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Thursday, April 19, 2012

Hamlett: Sane or Insane

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“Normal” or “crazy”. A very important question to ask when discussing Hamlet’s personality, mannerisms, and actions throughout the play. Which one of the two is he? There is no definite right or wrong answer, but there are equally insightful arguments for both, and it’s up to the reader to hear them and decide.


Shakespeare’s tragic hero, Hamlet, and his sanity can arguably be discussed. Many portions of the play support his loss of control in his actions and emotions, while other parts stay true to the idea of his ability of dramatic art. The issue can be discussed both ways and altogether provide significant insight and support for either side.


Throughout the play it seems as though Hamlet is in a sort of role-play, because Hamlet goes through mood swings like when his mood changes abruptly throughout the play. Hamlet appears to act mad when he hears of his father’s murder. At the time he speaks wild and sporadic words Why, right; you are I’ the right; And so, without more circumstance at all, I hold it fir that we shake hands and part…[II, v, 17-14]. It seems as if there are two Hamlets in the play, one that is a sensitive and ideal prince, and the other an insane barbaric Hamlet who from an outburst of passion and rage slays Polonius with no feeling of remorse of any kind, Thou wretched, rash, intruding fool, farewell! /I took thee for thy better. Take thy fortune; /Thou find’st to be too busy some danger. �[III, iv, 1-] and then talks about lugging his guts into another room. After Hamlet kills Polonius he refuses to tell anyone where the body is. Instead, he assumes his ironic form, which others perceive as madness. Not where he eats, but where he is eaten. /A certain convocation of political worms a e’en at him. [IV, iii, 0-1]. If your messenger find him not there, seek him I’ th’ other place yourself. But, indeed, if you find him not within this month, you shall nose him as you go up the stairs into the lobby. [IV, iii, -6].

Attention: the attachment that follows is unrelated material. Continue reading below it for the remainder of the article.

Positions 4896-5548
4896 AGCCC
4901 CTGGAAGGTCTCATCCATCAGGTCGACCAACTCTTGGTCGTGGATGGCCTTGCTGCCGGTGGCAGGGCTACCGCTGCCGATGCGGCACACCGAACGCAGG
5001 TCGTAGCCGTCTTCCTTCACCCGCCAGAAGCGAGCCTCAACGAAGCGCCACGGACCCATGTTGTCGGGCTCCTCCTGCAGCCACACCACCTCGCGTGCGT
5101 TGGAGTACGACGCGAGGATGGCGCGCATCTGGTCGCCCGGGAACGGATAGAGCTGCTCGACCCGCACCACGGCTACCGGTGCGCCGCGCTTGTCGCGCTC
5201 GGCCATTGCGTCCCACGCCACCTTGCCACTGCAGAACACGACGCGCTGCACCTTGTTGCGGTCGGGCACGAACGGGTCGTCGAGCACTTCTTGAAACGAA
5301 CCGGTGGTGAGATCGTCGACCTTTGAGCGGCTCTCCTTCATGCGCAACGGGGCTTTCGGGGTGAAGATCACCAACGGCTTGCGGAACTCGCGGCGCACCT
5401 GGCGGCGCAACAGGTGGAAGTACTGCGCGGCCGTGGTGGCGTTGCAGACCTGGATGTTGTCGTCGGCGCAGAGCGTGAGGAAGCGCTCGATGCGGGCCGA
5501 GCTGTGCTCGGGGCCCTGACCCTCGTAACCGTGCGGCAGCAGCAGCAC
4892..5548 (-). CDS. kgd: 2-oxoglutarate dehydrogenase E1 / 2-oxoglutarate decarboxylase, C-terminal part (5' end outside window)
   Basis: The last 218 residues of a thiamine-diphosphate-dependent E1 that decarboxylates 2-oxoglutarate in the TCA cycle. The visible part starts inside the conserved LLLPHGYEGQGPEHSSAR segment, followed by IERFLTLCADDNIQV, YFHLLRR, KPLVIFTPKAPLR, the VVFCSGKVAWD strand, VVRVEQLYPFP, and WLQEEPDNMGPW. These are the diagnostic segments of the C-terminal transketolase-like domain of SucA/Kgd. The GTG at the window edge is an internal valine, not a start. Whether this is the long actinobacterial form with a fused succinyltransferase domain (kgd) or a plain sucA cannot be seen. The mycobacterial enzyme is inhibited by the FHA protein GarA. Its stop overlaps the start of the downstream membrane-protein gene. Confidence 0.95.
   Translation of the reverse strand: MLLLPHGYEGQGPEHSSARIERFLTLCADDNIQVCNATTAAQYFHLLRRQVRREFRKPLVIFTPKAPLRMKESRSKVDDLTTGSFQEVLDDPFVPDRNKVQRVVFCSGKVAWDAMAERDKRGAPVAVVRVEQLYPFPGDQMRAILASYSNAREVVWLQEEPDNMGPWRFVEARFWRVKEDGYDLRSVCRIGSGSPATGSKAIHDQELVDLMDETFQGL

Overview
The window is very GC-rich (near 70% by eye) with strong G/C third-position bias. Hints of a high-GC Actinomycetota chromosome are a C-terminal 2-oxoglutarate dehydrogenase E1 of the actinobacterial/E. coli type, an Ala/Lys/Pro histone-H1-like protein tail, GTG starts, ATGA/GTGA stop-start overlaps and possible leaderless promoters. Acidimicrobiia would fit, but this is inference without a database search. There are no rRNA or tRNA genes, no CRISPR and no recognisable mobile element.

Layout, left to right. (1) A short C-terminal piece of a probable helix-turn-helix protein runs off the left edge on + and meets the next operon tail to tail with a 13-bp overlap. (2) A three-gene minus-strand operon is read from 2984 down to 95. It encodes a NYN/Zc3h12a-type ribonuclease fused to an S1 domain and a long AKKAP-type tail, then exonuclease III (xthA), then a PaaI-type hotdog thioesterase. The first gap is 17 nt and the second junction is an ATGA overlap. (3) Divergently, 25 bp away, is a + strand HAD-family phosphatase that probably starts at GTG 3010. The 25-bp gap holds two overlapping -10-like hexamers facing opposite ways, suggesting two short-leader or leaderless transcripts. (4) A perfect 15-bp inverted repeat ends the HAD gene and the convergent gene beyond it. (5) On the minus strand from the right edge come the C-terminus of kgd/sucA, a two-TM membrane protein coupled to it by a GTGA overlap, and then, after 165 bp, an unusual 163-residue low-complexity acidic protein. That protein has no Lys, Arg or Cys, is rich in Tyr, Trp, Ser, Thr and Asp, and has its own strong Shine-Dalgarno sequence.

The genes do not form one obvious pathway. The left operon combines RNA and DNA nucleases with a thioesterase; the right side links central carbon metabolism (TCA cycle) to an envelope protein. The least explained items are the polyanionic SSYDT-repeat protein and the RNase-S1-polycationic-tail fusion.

Hamlet’s behavior throughout the play, especially towards Ophelia, is inconsistent. He jumps into Ophelia’s grave, and fights with Laertes in her grave. He professes I love for Ophelia Forty thousand brothers /Could not, with all their quantity of love, /Make up my sum. [V, i, 50-5], during the fight with Laertes in Ophelia’s grave, but he tells her that he never loved her, when she returns his letters and gifts, while she was still alive. Hamlet subtly hints his knowledge of his dwindling sanity as he tells Laertes that he killed Polonius in a fit of madness. [V, ii, 6-50]


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Hamlet has violent outbursts towards his mother. His outburst seems to arise from his jealousy, stemming from his Oedipus complex. He alone sees his father’s ghost in his mother’s room, while every other time the ghost had appeared someone else had also seen it. During this scene he finally shows his madness, because his mother does not see the ghost. On him, on him! Look you how pale he glares! /his form and cause confined, preaching to stones /Would make them capable. [III, iv, 16-18].


Throughout the play, there are also supporting details to argue Hamlet’s sanity, as these details compromise his madness, to balance out his mental state. Hamlet tells Horatio that he is going to feign madness, and that if Horatio notices any strange behavior from Hamlet; it is because he is putting on an act. [I, v, 166-180]. But although “mad”, his madness reflects in no way that of Ophelia’s, his madness and actions contrasts hers. Hamlet’s madness is only apparent when he is in the presence of certain characters. When Hamlet is around Polonius, Claudius, Gertrude, Ophelia, Rosencrantz and Guildenstern, he behaves irrationally and unreasonably. When Hamlet is in the presence of Horatio, Bernardo, Francisco, The Players, and Gravediggers, his actions are sensible. Other characters confess that Hamlet’s actions are still unsure whether Hamlet’s insanity is authentic or not. Claudius confesses that Hamlet’s actions, although strange, do not appear to stem from madness. And I do doubt the hatch and the disclose /Will be some danger; which for to prevent, /I have in quick determination. [III, i, 165-167]. Polonius admits that Hamlet’s actions and words have a method to them; there appears to be reason behind them, they are logical in nature. Though this be madness, yet there is method in’t. [II, ii, 06].


Hamlet tells his mother That I essentially am not in madness, /But mad in craft. [III, iv, 188-1]. Hamlet believes in his sanity at all times. He never doubts his control over himself or his sanity. He realizes his flaw as a man of thoughts and not actions. His cold act towards Polonius was out of rage and furious temper. He is sorry for it, but has no large amount of compassion or remorse for Polonius because of the immense grief he feels over his father’s death.


Hamlet, a tragic hero, meets his tragic end not because he was sane or insane, but because of his tragic flaw, procrastination and grief. Whether he was sane or lost controls over his actions and mind, both points have their arguments and support. The support makes each theory a sensible decision either way. Hamlet as viewed from beginning to end can be observed that he was a prince that was grieve stricken, until a prince of rage and passion had developed by way of his own sanity and madness. Whether the madness is true or false, Hamlet took it upon himself to portray the role of a mad man.





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